By the time she was eighteen, she had been to fifteen schools across two continents. The daughter of a British globe-trotter and single mother, she grew up all over the place, but her formative years were spent in Africa—on a mission, in the bush, in the city and in the desert.

She has been lucky enough to see an elephant stampede at close range, a giraffe tongue at very close range, and she once witnessed the stealing of her (and her friends’) underwear by very large, angry baboons. (This will most definitely end up in a book . . . ) While she has quite a few tales to tell about the jumping African baboon spider, she tends to save these for Halloween! 

When she was sixteen, she thought she'd be an astronomer and writer at the same time, and did a month-long internship at Cambridge's prestigious Cavendish Laboratories. 

She writes over at the YA Scream Queens, a young adult blog for all things horror and thriller, and she is a member of the YA League.

Her life reads like a YA novel.
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*Review* I am Malala by Malala Yousafzai


Genre: Memoir
Published: October 8, 2013
Pages: 327

Synopsis

I come from a country that was created at midnight. When I almost died it was just after midday.

When the Taliban took control of the Swat Valley in Pakistan, one girl spoke out. Malala Yousafzai refused to be silenced and fought for her right to an education.

On Tuesday, October 9, 2012, when she was fifteen, she almost paid the ultimate price. She was shot in the head at point-blank range while riding the bus home from school, and few expected her to survive. 

Instead, Malala's miraculous recovery has taken her on an extraordinary journey from a remote valley in northern Pakistan to the halls of the United Nations in New York. At sixteen, she has become a global symbol of peaceful protest and the youngest-ever Nobel Peace Prize laureate.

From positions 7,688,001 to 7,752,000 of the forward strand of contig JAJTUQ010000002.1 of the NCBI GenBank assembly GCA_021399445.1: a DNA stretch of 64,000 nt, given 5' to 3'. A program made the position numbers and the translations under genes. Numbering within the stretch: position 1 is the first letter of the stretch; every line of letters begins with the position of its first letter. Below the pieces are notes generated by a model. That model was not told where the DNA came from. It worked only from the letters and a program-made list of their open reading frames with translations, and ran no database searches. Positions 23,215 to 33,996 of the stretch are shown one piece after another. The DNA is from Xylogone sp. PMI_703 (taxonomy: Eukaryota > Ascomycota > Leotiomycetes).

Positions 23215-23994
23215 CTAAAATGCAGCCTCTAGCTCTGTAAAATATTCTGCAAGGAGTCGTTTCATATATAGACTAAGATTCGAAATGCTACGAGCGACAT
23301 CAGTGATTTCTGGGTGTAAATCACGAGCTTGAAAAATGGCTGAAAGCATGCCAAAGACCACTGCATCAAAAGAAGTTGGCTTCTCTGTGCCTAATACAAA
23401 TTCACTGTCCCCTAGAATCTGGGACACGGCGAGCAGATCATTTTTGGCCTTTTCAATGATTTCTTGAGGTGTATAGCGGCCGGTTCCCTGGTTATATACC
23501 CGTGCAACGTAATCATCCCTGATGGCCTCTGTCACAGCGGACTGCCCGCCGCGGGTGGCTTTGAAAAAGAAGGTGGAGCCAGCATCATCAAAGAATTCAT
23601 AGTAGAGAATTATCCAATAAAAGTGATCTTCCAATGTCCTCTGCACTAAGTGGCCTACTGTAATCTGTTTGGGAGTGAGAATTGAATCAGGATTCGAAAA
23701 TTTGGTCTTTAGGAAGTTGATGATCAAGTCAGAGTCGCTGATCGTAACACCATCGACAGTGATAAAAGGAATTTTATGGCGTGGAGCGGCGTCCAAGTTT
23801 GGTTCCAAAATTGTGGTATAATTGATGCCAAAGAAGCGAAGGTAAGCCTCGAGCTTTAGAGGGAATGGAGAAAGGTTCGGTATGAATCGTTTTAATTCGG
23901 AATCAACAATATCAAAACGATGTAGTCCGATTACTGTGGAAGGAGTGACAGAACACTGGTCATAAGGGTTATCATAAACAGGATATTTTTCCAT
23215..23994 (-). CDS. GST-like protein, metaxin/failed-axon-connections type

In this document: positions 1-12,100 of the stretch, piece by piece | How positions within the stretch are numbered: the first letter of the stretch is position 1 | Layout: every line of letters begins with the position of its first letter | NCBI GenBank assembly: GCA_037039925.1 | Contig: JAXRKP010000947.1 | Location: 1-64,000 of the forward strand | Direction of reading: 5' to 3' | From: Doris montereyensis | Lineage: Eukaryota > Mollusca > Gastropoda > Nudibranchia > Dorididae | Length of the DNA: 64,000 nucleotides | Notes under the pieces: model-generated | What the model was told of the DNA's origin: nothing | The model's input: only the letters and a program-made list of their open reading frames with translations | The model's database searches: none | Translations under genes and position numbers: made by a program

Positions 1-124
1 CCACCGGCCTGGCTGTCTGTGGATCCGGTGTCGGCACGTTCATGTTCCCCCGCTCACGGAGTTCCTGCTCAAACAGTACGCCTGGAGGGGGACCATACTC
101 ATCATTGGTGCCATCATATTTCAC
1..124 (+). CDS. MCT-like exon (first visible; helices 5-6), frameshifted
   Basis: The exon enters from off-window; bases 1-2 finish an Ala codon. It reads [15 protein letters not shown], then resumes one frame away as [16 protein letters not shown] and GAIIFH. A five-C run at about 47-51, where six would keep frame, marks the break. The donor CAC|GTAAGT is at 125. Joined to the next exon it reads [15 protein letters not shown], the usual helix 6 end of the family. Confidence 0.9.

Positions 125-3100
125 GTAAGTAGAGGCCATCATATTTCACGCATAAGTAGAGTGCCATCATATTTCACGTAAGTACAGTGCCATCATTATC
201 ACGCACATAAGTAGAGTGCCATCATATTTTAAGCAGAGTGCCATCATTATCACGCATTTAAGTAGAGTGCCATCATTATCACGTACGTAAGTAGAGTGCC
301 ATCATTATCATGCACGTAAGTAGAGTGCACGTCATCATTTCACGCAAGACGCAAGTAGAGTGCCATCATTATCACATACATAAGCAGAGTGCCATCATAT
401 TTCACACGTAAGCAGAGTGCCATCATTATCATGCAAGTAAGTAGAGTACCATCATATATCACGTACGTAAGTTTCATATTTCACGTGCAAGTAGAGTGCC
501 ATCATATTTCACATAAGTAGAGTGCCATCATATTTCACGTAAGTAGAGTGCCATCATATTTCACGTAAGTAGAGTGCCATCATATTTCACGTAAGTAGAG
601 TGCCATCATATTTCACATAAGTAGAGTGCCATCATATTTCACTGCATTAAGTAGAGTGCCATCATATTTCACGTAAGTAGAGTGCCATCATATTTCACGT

I Am Malala is the remarkable tale of a family uprooted by global terrorism, of the fight for girls' education, of a father who, himself a school owner, championed and encouraged his daughter to write and attend school, and of brave parents who have a fierce love for their daughter in a society that prizes sons.

Review

I have been meaning to read this book for a few years now and finally got around to it for Asian/Pacific Islander Heritage month this year (I'm just a bit late getting the review posted). This is a book that I feel like everyone should read, but the people who should read it the most are the people least likely to do so, probably.

Malala's life is fascinating, even without her having been shot by the Taliban, although I imagine fewer people would care about her story without that detail (I know I never would have heard of her without it). I was astonished by the details about her homes and school. It seems like she was basically living in poverty, at least by American standards, but the way she talks about it, it seems like they were pretty well off by Pakistani standards. It was just a bit of a disconnect for me.